I spent idle moments buying beers at the Columbia Hotel for Johnny Rae, an alcoholic and an addict and a great source of gossip from the heroin underworld. I passed on some of his "pathetic scraps" (to borrow Cameron's phrase) to my detective friends but without, of course, revealing the source.

It was only after he was dead that I learned that Johnny Rae had been a police informer (I thought he was my informant). The police probably regarded my little scraps as a confirming second source but, as we have so recently and so sadly learned, that is how "intelligence" works.

My greatest problem was getting the Vancouver Sun to approve $2 expense accounts for buying Johnny's beers. I gave up on trying to get the $2 back for buying him half a cap of heroin (this will give you some idea of the ravages of inflation). No ethical concerns ever crossed my mind. You swapped information with the nicer criminals, the cops, and with lawyers, and even some judges sometimes, and that is how the system worked.

I suppose the system was mutually self-serving, and although I was aware of this dynamic, it gave me not a moment's pause. The cops would provide that little bit of colour, that odd incident during the raid, that moved a routine police story onto the front page. On the road to making sergeant, it does a detective no harm to have his name all over the front page (this was so long ago, they were all men). It also put my name on the front page, in an era when bylines were an award of merit.

I liked the detectives I dealt with. They were sharp dressers (the clothing allowance was generous) and they had a sophisticated view of crime, not at all like the stilted evidence they were required to give in court. They were fun to talk to.

Much of that talk took place in a blind pig that operated right by the rear entrance to the Vancouver police headquarters. It was operated by a famous criminal recently released from a long prison sentence. He needed some income, and the cops needed a discreet place to have a drink after work.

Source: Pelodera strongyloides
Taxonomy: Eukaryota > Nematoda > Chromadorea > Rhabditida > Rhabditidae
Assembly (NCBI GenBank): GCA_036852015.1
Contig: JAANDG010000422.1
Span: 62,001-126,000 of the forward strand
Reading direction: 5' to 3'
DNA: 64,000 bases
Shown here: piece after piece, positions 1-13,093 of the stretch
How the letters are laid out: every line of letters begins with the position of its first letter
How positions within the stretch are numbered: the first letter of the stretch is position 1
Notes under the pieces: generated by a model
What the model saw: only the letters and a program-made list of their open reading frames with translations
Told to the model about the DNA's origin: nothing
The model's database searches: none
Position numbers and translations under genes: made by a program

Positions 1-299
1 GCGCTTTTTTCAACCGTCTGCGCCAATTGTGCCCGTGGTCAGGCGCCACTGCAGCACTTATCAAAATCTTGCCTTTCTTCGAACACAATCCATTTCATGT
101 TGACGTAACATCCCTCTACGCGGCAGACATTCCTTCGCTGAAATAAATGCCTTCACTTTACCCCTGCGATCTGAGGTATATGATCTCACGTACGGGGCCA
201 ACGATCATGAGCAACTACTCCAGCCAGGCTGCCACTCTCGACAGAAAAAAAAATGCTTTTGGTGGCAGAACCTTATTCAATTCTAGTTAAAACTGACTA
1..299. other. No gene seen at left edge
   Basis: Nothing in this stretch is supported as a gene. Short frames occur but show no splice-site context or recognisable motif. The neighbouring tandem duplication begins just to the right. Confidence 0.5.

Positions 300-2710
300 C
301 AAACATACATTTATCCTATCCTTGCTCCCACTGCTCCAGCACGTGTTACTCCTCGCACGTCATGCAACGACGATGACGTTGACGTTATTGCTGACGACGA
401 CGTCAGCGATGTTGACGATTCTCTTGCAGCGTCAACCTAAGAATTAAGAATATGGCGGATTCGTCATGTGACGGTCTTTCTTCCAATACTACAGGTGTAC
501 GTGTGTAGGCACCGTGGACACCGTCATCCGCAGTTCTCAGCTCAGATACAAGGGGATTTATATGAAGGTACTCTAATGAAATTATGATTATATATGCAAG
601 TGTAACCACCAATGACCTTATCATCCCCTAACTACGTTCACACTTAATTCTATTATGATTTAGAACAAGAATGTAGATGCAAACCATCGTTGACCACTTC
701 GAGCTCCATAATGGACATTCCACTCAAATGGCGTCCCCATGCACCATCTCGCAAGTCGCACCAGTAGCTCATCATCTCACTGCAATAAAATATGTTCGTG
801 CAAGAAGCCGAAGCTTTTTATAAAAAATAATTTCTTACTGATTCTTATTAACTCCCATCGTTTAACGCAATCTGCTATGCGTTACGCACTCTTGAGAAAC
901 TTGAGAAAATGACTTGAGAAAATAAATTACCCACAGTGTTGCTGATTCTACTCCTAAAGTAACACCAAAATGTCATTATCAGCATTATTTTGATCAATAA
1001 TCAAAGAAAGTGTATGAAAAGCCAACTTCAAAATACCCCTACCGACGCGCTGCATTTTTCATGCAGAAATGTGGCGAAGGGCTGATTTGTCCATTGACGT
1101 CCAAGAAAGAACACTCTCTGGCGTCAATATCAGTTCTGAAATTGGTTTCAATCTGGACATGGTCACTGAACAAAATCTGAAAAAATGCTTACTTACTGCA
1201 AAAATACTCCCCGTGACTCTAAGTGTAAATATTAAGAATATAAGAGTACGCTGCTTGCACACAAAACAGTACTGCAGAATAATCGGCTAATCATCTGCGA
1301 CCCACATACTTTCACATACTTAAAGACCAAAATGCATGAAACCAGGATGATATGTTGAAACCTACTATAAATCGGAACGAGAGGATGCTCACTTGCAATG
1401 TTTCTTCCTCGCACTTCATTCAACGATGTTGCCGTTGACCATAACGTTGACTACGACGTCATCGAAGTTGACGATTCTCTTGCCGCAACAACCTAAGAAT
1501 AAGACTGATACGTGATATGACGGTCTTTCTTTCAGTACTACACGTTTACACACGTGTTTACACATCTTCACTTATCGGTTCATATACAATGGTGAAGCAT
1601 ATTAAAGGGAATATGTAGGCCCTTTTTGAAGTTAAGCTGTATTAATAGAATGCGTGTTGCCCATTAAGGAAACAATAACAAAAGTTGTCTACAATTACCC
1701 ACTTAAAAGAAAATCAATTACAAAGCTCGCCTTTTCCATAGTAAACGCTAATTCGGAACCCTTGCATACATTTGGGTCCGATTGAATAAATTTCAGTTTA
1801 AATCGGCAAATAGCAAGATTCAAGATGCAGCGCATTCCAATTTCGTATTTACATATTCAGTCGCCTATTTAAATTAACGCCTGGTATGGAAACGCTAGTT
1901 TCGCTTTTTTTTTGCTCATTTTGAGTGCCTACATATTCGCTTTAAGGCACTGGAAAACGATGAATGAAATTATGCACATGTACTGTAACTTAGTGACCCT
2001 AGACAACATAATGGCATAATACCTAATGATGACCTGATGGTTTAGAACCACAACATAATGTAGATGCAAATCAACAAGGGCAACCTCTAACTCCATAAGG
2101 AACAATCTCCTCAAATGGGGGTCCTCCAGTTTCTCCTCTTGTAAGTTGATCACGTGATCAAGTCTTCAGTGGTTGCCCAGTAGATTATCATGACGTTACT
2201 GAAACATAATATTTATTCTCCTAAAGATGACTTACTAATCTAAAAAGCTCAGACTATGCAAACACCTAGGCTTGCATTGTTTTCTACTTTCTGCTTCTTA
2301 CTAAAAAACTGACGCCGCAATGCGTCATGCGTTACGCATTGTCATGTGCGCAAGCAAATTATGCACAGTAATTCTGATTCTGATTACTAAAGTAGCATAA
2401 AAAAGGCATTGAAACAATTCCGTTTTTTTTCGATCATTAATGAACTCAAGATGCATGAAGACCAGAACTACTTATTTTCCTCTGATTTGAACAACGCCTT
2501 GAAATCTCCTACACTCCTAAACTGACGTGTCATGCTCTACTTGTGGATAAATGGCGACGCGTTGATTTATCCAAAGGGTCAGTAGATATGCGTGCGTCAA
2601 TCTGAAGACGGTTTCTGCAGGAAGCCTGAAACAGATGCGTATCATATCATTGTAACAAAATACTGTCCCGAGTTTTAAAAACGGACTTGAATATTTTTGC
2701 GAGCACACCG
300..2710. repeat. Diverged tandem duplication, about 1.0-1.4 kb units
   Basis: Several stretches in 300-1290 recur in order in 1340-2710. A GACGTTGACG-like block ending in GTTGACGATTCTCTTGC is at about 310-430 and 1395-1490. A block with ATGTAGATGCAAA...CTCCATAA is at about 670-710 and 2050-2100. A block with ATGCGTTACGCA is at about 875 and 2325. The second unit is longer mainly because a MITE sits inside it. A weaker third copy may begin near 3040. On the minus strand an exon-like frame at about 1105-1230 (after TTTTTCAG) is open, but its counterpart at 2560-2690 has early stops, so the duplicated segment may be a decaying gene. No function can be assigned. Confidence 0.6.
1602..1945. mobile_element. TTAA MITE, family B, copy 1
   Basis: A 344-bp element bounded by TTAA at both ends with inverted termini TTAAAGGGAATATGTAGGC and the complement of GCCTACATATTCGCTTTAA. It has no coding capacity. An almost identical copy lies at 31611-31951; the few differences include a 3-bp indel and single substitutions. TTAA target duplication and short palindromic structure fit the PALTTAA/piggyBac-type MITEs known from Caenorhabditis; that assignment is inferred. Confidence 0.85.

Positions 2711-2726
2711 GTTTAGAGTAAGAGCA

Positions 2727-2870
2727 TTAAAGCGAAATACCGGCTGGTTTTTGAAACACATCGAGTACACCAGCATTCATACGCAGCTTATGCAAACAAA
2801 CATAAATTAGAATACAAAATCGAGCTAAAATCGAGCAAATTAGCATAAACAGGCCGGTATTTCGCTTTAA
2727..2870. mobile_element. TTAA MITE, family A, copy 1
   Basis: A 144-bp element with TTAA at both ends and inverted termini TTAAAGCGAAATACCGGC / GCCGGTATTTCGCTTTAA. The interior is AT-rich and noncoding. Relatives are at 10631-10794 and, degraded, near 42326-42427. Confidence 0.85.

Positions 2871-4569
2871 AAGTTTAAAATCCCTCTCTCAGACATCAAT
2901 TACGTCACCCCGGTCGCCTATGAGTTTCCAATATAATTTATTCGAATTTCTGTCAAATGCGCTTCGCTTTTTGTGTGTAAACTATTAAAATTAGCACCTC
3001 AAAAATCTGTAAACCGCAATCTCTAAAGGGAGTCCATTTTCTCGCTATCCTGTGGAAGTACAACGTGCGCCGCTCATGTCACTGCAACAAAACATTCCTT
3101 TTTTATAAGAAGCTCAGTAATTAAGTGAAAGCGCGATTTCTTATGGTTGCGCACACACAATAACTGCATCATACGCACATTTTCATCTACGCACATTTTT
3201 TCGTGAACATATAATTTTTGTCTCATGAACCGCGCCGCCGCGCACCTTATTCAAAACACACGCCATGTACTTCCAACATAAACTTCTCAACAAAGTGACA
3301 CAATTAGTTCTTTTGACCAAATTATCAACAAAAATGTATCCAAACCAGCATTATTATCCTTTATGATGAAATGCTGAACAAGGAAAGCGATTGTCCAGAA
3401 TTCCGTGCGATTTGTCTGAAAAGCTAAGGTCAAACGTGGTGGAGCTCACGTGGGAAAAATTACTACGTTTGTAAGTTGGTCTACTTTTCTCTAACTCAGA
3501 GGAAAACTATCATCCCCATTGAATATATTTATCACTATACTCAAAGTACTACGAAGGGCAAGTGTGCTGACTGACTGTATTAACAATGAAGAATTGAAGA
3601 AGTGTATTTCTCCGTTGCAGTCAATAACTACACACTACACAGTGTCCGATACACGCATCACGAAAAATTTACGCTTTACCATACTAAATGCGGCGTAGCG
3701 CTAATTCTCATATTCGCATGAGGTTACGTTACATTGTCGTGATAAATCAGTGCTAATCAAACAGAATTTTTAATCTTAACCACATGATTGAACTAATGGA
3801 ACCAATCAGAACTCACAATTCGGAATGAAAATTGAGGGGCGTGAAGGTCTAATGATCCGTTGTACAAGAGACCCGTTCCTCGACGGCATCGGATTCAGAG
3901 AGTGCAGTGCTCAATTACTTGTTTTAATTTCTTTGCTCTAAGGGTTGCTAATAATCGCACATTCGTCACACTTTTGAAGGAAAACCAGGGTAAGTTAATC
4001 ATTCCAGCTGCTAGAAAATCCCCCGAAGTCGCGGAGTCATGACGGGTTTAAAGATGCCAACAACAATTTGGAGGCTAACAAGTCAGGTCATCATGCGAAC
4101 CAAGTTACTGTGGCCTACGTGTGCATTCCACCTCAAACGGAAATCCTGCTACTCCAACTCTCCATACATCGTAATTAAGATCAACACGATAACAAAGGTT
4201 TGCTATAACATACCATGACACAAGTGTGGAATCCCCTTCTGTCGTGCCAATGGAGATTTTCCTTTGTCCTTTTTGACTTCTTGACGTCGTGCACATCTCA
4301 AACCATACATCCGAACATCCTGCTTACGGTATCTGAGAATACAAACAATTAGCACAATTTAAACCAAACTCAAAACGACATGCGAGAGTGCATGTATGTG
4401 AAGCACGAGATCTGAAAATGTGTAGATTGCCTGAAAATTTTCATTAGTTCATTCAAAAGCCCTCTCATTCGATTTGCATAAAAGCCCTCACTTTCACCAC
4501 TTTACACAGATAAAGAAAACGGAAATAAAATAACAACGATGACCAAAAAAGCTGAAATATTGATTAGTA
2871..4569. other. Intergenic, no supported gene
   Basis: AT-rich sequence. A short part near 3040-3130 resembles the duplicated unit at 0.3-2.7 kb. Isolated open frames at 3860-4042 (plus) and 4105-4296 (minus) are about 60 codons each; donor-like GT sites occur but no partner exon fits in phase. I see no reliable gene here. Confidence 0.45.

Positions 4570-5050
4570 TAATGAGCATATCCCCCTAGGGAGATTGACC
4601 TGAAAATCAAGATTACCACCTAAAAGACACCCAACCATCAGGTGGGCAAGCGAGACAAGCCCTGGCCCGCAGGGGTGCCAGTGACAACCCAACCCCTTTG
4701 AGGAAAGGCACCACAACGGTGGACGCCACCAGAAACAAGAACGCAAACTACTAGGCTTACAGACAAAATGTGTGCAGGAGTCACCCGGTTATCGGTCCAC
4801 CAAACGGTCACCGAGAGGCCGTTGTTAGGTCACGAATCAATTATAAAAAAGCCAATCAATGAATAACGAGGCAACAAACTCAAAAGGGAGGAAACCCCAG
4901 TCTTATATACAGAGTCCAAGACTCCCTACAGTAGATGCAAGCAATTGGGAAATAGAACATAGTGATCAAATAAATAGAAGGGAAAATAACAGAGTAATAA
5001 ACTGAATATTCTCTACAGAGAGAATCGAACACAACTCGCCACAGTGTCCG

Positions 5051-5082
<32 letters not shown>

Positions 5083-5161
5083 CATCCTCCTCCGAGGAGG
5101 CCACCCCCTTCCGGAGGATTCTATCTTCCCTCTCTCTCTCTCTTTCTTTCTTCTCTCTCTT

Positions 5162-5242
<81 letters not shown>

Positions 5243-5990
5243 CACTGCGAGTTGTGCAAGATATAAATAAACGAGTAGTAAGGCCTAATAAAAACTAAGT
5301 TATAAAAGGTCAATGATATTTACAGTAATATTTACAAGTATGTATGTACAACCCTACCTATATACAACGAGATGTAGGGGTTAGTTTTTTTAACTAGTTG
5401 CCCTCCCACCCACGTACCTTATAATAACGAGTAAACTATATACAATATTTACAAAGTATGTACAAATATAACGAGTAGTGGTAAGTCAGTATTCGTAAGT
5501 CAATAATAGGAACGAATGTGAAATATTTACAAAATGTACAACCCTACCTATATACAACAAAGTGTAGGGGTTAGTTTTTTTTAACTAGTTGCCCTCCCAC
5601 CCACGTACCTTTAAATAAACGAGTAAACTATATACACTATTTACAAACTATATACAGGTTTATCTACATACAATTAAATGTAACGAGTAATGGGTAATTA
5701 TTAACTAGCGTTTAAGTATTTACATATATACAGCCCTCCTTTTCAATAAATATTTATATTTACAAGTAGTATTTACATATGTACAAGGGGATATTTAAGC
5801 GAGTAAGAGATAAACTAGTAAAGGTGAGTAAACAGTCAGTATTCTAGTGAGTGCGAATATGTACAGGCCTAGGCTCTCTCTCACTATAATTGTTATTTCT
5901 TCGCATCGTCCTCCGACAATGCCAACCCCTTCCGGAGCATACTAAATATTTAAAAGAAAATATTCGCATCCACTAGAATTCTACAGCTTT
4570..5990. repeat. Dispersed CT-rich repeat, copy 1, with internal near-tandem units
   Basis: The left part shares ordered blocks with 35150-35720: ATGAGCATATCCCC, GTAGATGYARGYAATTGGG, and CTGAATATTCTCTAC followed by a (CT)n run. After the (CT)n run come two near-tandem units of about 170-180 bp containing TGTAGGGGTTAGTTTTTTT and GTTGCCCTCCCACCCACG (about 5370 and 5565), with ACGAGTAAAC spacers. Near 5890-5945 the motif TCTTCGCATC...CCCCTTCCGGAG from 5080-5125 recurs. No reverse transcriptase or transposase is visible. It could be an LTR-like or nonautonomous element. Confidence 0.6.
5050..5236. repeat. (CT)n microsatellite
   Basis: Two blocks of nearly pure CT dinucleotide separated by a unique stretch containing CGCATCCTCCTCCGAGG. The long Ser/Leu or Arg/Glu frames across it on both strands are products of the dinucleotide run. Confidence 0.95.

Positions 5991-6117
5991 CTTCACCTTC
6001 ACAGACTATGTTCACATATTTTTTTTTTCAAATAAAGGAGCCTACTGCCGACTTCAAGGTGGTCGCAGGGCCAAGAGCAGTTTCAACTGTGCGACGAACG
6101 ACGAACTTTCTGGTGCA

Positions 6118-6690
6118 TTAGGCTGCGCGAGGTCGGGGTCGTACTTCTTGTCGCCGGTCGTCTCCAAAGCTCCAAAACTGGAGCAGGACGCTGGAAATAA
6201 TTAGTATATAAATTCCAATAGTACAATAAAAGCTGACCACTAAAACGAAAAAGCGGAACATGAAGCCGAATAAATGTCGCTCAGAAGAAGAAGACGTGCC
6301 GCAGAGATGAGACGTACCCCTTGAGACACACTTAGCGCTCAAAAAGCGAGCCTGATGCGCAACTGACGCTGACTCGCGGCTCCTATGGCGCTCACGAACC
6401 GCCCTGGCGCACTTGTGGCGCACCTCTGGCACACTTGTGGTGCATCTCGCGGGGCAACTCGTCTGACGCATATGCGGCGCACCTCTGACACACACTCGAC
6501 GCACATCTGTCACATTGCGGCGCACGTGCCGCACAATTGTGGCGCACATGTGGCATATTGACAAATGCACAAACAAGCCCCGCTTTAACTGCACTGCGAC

It never occurred to me to expose this flagrant breach of the law. You can call it moral relativism, I suppose. Cops needed reporters and reporters needed cops, and we never really paused to analyze that dependency. I like to think, however, that the system resulted in slightly better law enforcement and a marginal improvement in reporting.

The Mountie sergeant in charge of the drug squad (who never went to the blind pig) believed that heroin addicts were medical victims, not criminals. But of course he enforced the law to its hilt, that was his duty. I suppose I could have ruined his career by reporting what he really believed, but the thought never crossed my mind. Because he had such thoughtful views, because he was far more sophisticated than the Narcotic Control Act, I believed what he told me about the heroin underworld. This was an unspoken bond of trust and I like to think that it improved the level of reporting on drugs in the pages of the Vancouver Sun.

Stevie Cameron has written that she believed some of her conversations with the police were "off the record." In my conversations with the detectives I liked so much, we all understood that some information was for use, some was not for attribution, some was deep background, and some was Not For Publication. Everyone understood the system.

In those days, there were four "police magistrates" sitting in three courtrooms at police headquarters, and one of them was on the take. It was the job of the bootleg squad to load a case of Scotch into the trunk of this man's car every Friday afternoon. It was all done in the safety of the small quadrangle inside police headquarters. A cop who'd done the job himself told me about it, but I never even tried to write it. No cop would have spoken to me again.

Journalism, as Stevie Cameron has discovered, is not an exact science. It involves a daily round of accommodation and compromise, and not always proud moments, with the hope that accuracy, fairness and balance perhaps may be achieved within a range of plus or minus 3 per cent, 19 times out of 20.

After I left Vancouver, the police department was rocked by scandal. Many senior detectives had been on the take from the bookies. Many cops lost their jobs. I used to nod to one detective-sergeant who became the house dick at the Hotel Vancouver.

It occurred to me that not one of the detectives I had dealt with was involved in the scandal. Those who were implicated tended to be the detectives I didn't like so much; I never felt they were being frank with me. Trust turned out to be quite a good barometer after all.

Journalism is an enterprise built on trust. And that enterprise of mutual trust -- comparing my small experience to hers -- appears to be an enterprise that engaged Stevie Cameron as she dealt with the Royal Canadian Mounted Police, and which has now betrayed and entrapped her.

Ron Haggart, born in Vancouver, is a former Globe and Mail columnist and former senior producer of CBC TV's the fifth estate.